An old game

Iran has demonstrated throughout its recent 40-year relationship with Damascus that it is aware of the demands of the regional political atmosphere, and at various points in Syria’s diplomatic relations with various nations, it has never sought to impose its demands on the Damascus administration.

Syria’s negotiations with Israel and the United States in the 1990s is one of the most prominent examples of how, despite all the sensitivities and concerns, Tehran never allowed itself to interfere in Damascus’ relations with other countries.

Another example of this situation can be seen in the extraordinary rapprochement of Damascus and Ankara in the years preceding the Arab Spring, when Damascus moved away from Tehran in favor of its other regional rivals based on the political and administrative activities of Türkiye and the financial and economic support of Arab nations. During this time, however, Tehran declined to interfere with the process.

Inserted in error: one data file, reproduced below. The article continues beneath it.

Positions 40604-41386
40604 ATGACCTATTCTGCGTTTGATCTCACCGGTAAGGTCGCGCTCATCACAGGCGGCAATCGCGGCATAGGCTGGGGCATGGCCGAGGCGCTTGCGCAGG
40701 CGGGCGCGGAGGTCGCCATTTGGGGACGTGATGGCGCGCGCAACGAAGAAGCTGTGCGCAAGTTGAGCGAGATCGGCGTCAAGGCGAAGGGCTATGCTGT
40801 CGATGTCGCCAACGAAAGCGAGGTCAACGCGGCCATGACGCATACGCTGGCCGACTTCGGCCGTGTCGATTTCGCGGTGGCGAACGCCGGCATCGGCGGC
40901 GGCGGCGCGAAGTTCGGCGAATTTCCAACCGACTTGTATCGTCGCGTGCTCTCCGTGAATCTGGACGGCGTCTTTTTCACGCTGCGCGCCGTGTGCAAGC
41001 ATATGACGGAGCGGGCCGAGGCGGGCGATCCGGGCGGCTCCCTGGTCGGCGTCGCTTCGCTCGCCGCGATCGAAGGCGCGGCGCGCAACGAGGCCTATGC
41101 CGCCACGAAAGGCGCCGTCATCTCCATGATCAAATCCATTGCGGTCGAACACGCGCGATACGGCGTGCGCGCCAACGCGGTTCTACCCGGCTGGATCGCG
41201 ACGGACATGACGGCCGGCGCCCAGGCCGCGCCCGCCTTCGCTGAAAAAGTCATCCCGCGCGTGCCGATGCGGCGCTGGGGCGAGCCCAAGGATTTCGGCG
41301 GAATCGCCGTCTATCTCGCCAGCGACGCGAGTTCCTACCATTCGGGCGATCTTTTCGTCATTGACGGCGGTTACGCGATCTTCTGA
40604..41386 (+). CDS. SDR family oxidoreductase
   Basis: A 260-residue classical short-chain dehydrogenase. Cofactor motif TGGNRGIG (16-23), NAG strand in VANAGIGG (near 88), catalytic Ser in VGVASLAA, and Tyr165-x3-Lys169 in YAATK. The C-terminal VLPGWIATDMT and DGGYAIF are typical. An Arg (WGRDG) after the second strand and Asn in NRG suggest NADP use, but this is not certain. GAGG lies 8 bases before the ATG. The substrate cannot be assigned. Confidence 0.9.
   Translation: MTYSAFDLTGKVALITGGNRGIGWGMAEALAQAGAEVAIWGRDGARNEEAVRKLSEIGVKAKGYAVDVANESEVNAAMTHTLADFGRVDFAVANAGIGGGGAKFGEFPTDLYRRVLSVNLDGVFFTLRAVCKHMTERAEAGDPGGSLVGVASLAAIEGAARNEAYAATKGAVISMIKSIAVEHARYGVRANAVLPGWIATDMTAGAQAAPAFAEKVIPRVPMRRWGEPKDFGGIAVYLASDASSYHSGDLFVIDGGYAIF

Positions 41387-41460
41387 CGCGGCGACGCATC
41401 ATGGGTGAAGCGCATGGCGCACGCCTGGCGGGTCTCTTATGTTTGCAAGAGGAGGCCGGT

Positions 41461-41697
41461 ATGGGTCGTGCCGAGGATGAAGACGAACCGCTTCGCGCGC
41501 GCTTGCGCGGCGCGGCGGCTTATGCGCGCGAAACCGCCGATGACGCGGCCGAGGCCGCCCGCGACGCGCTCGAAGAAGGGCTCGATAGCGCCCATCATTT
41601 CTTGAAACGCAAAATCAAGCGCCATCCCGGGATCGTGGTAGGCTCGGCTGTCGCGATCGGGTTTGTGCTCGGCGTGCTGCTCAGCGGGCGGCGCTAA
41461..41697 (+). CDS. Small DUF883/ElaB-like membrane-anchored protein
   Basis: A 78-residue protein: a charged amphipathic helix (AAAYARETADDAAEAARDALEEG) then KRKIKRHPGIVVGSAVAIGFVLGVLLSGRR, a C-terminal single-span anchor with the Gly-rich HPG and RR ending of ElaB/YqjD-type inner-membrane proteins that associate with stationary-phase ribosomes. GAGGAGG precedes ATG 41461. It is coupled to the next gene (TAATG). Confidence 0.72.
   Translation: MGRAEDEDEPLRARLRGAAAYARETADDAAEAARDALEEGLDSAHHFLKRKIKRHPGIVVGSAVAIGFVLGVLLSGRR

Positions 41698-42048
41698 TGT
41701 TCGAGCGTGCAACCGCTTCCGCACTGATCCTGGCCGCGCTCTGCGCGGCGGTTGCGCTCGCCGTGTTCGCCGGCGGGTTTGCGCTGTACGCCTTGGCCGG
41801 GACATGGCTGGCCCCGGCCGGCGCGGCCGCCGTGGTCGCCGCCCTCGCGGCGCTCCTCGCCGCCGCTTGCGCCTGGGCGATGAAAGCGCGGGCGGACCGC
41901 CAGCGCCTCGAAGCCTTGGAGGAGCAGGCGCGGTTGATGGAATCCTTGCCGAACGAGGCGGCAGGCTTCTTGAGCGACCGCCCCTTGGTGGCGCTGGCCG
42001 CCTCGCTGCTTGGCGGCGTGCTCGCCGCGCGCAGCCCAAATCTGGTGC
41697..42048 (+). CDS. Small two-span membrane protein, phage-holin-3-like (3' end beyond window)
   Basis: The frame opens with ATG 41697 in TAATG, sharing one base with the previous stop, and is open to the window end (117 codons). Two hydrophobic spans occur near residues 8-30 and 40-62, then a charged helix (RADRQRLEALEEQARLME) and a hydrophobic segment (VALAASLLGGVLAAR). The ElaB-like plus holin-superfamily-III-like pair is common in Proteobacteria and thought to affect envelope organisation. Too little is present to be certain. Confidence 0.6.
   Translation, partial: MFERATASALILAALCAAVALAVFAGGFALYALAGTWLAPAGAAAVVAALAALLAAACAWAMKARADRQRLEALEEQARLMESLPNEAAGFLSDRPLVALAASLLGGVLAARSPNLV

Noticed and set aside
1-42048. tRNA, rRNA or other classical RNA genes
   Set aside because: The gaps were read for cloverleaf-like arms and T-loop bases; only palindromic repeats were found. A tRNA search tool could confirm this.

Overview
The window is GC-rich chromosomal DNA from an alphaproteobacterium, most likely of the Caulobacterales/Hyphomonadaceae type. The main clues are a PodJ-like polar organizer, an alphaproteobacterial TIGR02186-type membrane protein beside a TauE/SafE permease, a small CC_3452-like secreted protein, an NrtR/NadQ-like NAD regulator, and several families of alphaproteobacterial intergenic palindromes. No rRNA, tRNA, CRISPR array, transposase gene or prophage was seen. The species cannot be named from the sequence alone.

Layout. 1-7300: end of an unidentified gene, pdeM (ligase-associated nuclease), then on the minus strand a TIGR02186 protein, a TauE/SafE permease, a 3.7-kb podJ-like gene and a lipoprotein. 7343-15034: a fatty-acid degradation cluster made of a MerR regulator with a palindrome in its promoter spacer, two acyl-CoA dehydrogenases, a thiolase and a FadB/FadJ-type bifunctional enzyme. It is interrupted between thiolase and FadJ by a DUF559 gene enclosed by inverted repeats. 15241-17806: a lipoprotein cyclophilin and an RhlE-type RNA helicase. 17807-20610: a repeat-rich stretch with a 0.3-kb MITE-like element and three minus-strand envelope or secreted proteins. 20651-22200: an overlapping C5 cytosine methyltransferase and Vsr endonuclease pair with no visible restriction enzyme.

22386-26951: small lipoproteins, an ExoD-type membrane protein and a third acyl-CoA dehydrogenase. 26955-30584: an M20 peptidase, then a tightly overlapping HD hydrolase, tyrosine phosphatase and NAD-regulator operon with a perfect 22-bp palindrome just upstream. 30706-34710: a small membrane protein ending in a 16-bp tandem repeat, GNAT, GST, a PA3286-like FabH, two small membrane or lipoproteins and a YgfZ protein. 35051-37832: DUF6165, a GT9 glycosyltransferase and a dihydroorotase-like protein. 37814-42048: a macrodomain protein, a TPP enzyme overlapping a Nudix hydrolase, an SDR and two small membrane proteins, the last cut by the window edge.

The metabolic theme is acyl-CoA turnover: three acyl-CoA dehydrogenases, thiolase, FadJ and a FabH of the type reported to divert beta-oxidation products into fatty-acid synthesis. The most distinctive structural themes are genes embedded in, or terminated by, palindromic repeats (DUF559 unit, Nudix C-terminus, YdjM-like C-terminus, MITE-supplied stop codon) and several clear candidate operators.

Observing Tehran’s behavior toward Damascus for forty years reveals that Tehran is aware of its limitations in meeting Damascus’ requirements, and thus, in order to avoid incurring an unexpected political cost that would cause the Syrian government’s displeasure with Tehran, it shows no attempt to disrupt Damascus’ relations with others.

Tehran officials are aware that they do not have the required capacity to meet the needs of Damascus, particularly for quickly reconstructing its infrastructure and meet the financial and monetary needs of the government during the post-war period, and it is only natural for Damascus to turn to other players in order to fulfill these needs.